Planting Stories: The Life of Librarian and Storyteller Pura Belpré by Anika Aldamuy Denise; illustrated by Paola Escobar
How fitting that this book is a Pura Belpré Honor book as it is a biography of Pura! Beginning in the early 1920s, Pura worked at the 135th Street branch of the New York Public Library in Harlem. As the first bilingual library assistant, she was hired to serve the Spanish speaking population in her community... but found no books of stories of her homeland Puerto Rico in the collection -or even any books in Spanish! To fill this gap, Pura used storytelling, puppets, and eventually books she published herself to fill the void. Reading this book will inspire young people to follow in Pura’s footsteps and spread story seeds of their own, whether with puppets, a pencil, or just their own voice!
Listen to the story
Do a craft!
Pura Belpré loved using puppets to tell her stories. Make some finger puppets to help tell your own stories! Take-and-Make Felt Finger Puppet kits can be picked up curbside starting on December 1st. Call or email the library at 426-3581 or email@example.com to schedule a pickup.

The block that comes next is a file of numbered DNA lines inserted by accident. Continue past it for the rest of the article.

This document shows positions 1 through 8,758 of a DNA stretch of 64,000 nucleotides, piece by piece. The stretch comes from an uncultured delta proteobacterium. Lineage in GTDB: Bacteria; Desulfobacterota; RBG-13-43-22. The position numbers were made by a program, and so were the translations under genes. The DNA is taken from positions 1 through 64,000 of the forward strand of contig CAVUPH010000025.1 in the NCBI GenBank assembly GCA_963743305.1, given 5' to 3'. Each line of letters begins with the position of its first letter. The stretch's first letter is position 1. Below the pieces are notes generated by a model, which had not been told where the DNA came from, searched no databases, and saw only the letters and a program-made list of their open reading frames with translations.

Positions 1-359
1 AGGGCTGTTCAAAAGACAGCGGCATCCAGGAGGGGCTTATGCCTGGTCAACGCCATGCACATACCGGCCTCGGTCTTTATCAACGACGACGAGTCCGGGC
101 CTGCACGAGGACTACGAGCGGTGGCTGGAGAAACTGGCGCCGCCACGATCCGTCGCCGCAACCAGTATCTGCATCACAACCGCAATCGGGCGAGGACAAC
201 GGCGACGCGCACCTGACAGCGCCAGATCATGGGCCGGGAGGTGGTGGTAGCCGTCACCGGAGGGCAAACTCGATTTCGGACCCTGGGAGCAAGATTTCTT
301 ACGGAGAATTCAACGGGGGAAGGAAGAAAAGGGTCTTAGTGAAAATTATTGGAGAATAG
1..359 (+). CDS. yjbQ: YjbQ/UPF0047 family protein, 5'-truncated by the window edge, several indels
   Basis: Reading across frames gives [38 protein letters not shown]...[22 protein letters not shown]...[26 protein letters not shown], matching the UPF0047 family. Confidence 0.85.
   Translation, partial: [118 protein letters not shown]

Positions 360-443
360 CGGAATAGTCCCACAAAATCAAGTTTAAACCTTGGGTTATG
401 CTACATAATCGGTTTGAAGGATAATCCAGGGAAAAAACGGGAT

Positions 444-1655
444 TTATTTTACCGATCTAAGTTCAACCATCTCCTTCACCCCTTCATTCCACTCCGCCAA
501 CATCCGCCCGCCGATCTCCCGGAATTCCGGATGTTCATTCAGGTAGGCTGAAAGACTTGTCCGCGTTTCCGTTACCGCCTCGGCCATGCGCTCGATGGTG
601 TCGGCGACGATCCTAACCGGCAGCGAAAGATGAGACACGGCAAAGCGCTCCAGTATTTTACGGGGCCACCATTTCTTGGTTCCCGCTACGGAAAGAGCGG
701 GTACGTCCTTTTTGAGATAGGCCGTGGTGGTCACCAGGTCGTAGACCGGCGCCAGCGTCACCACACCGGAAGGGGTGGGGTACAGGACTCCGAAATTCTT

If you joined the program late and missed the craft pick-up, you can still do the craft at home using the instructions found here.
Big Ideas & enduring Understanding
The stories we hear and stories we share shape us.
Libraries were not always as welcoming to all in their community with programs and books representing other cultures and languages.
Pura Belpré had a lasting impact with her storytelling, writing, and programs promoting Puerto Rican culture.
Dig a little Deeper
Beyond the Book: Ideas, Questions, Projects and Connections:
Pura Belpré was from Puerto Rico. Where is Puerto Rico? What is it like there? What clues can you find in the book? Now do some research to learn more about it. Do the same for New York City. What similarities and differences do you notice between the two places?
People can have many different facets to their identity. Pura Belpré was a garment worker, storyteller, writer, librarian, translator, puppeteer, wife, Puerto Rican, New Yorker, Latina, Black, and she spoke English, Spanish, and French. What are some of your identities?
There is no glossary in the book. Using context clues, figure out what the Spanish words and phrases mean. Or find translations here!